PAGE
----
Home > Content > Software > Reward For Software Piracy Dobbers Quadrupled To $20K

Reward For Software Piracy Dobbers Quadrupled To $20K

The Business Software Alliance – which pursues Australian businesses using unlicensed software – has quadrupled the potential reward for people who dob in an offending business, driving the maximum up from $5000  to $20,000.

Would-be dobbers will need to disclose accurate information regarding unlawful copying or use of BSA members’ software, it says – and they must be prepared to provide assistance and evidence to support the information, as may be required by the BSA’s legal advisers.

BSA says it’s being driven – at least partly – by a recent IDC report that found the higher the unlicensed software rate in a country, the more malware is encountered on PCs in that country.

“The implication for governments, enterprises and end users is clear: eliminating unlicensed software on their networks could help reduce the risk of cybersecurity incidents,” said Roland Chan, BSA Asia-Pac senior director.

“BSA will continue to raise awareness around the benefits businesses will see through introducing a robust SAM [software asset management] practice, ultimately helping business to avoid financial, legal and security risks,” said Chan.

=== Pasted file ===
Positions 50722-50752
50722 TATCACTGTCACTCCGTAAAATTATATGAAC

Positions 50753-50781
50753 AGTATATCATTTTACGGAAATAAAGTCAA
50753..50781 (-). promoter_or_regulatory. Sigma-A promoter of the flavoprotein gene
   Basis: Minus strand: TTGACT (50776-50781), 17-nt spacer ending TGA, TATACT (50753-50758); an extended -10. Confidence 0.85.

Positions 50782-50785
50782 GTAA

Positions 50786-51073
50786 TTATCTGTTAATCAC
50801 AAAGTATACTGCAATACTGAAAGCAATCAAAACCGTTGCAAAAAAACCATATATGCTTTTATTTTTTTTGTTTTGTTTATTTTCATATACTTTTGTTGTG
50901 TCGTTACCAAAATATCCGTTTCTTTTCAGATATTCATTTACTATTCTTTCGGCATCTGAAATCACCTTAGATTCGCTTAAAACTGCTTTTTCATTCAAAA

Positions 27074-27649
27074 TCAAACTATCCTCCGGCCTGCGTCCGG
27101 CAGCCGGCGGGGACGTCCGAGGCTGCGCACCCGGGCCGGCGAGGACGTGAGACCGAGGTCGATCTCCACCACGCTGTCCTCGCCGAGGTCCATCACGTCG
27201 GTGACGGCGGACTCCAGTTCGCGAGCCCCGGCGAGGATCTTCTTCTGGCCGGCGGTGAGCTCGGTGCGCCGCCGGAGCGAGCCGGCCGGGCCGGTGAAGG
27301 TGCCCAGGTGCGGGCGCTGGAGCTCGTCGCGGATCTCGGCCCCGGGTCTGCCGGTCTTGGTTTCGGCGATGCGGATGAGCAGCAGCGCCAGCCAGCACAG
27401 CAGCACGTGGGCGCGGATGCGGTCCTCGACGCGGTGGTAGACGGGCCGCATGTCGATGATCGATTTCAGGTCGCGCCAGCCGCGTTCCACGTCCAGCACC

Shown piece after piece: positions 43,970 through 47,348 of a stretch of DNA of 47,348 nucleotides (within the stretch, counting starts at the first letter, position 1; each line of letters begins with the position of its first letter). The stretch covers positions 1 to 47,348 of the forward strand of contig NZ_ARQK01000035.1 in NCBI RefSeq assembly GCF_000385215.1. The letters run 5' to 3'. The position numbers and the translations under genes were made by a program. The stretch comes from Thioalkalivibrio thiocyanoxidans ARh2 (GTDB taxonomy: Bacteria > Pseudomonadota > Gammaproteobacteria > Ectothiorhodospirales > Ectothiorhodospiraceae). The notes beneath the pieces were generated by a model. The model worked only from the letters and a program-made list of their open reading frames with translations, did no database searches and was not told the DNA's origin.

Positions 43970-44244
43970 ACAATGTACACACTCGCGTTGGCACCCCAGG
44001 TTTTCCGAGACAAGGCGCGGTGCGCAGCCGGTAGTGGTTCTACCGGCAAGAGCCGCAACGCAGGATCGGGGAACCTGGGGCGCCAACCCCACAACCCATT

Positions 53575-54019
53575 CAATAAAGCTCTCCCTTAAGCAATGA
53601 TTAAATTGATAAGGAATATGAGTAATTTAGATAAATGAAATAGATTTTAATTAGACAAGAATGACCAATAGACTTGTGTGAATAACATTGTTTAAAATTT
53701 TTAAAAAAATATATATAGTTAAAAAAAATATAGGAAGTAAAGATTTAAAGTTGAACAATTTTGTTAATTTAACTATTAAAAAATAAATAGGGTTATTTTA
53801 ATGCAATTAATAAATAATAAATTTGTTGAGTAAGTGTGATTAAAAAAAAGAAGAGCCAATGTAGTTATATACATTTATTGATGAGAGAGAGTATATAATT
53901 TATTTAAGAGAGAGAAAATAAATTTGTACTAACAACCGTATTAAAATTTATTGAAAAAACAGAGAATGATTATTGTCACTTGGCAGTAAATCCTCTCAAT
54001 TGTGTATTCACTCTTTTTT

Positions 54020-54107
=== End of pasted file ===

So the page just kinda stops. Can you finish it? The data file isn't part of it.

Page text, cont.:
“With cybercrime rising in Australia, it’s now more crucial than ever for organisations to introduce a formal policy on licensed software use to create the best possible security to protect them from infringement and cyber-theft.”

Natch, BSA is also driven by its member company’s desire to maximise software revenue. In 2015, the alliance settled 16 software piracy cases – one third of them occurring in Western Australia.

Estimated value of the illegal software was put at $311,500, down from more than $820,000 in 2014.

Global companies that back the BSA include Apple, Microsoft, CA, IBM, Oracle and Symantec. The local arm started in 1989 as the Business Software Association of Australia.

You may also like
Android Malware Could Steal Messages From WhatsApp
Google Removes 60 Apps After Kids Being Exposed To Porn
Mac App Store Hits Highest Level of Malware Ever
Roku Cracks Down on Piracy
FoxtelPiracy
Foxtel Welcomes Latest Fed Court Action on Further Piracy Site Blockings